A brutal crackdown on left-wing dissidents by Brazil’s new military dictatorship hardly registers in a country preoccupied with the 1970 World Cup championship. Before 12-year-old Mauro’s radical parents go into hiding, they hastily arrange for their son to stay with his estranged grandfather in another city. Unbeknownst to them, the old man has died, and Mauro (Michel Joelsas) finds himself alone in an alien environment where people speak an indecipherable language called Yiddish. United by a shared passion for all things Pelé, Mauro slowly makes friends in the ethnically diverse neighborhood and develops a bond with the old man next-door. Directed by Cao Hamburger, this warmly engaging film benefits from its understated approach (it suggests rather than spells out the political turmoil), and its light, comedic tone never mitigates the drama of the central story.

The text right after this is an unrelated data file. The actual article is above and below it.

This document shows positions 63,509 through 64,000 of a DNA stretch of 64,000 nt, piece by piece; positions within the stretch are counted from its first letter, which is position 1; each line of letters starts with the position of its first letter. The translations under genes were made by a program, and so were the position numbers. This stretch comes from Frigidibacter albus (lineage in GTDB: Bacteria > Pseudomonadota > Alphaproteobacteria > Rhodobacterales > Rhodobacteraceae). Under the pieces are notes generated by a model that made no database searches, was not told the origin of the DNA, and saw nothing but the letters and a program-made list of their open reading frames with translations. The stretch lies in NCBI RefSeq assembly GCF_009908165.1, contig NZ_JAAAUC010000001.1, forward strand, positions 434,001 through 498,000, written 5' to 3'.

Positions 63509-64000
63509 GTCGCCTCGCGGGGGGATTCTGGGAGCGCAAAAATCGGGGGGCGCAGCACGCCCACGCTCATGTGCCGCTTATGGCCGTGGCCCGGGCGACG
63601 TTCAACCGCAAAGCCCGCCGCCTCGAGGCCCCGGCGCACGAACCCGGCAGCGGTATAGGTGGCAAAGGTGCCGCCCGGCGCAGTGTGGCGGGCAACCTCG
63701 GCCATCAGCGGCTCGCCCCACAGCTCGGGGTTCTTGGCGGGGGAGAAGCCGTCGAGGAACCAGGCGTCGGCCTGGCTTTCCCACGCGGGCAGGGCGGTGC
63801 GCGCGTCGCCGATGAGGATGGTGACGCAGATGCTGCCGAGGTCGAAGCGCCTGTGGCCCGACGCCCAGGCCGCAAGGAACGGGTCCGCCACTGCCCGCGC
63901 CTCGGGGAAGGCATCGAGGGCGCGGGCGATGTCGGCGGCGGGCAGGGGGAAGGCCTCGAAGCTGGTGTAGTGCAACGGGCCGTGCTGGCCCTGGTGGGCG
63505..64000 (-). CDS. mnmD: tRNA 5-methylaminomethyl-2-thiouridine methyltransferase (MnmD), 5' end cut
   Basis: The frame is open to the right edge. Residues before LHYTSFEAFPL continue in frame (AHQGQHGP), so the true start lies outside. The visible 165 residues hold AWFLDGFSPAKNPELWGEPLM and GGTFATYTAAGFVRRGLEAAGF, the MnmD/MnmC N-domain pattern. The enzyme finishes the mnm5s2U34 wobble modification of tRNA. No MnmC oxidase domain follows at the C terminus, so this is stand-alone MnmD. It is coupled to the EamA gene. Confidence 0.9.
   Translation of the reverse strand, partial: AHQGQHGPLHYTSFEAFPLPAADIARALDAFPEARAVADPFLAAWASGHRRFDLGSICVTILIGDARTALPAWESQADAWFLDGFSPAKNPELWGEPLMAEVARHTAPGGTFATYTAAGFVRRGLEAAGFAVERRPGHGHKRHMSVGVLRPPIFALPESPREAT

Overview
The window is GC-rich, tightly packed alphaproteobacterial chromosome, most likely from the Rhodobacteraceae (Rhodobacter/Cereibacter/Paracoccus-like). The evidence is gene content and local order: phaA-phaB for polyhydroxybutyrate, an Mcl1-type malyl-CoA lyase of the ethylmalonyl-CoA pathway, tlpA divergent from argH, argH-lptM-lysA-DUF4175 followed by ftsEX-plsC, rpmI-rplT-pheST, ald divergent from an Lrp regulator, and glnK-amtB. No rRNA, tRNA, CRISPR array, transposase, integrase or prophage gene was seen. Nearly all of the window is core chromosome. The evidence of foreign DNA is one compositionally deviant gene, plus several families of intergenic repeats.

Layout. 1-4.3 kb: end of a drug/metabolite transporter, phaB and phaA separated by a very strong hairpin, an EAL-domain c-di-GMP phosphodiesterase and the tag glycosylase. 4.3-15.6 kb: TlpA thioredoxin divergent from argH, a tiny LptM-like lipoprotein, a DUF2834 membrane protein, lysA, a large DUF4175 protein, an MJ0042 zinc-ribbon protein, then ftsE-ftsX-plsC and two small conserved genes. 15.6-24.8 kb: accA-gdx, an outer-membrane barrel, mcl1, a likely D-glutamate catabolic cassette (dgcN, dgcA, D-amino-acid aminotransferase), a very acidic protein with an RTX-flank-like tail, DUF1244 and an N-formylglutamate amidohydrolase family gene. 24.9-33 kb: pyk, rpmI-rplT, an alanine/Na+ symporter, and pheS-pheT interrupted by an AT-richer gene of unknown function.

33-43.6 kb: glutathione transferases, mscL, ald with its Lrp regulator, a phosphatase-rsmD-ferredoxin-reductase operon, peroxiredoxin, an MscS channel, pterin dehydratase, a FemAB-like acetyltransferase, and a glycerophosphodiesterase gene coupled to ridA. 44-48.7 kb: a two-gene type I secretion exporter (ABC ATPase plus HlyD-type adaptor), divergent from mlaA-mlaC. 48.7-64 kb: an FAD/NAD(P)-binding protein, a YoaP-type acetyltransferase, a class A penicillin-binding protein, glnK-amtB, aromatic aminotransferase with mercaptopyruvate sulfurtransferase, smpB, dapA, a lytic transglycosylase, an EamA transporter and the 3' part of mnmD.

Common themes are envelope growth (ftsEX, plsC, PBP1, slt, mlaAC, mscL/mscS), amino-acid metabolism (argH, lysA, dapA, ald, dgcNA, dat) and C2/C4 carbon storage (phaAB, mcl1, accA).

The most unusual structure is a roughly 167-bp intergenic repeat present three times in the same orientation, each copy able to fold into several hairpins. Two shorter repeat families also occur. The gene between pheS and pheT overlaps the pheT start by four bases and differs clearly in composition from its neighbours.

This article from the Village Voice Archive was posted on February 5, 2008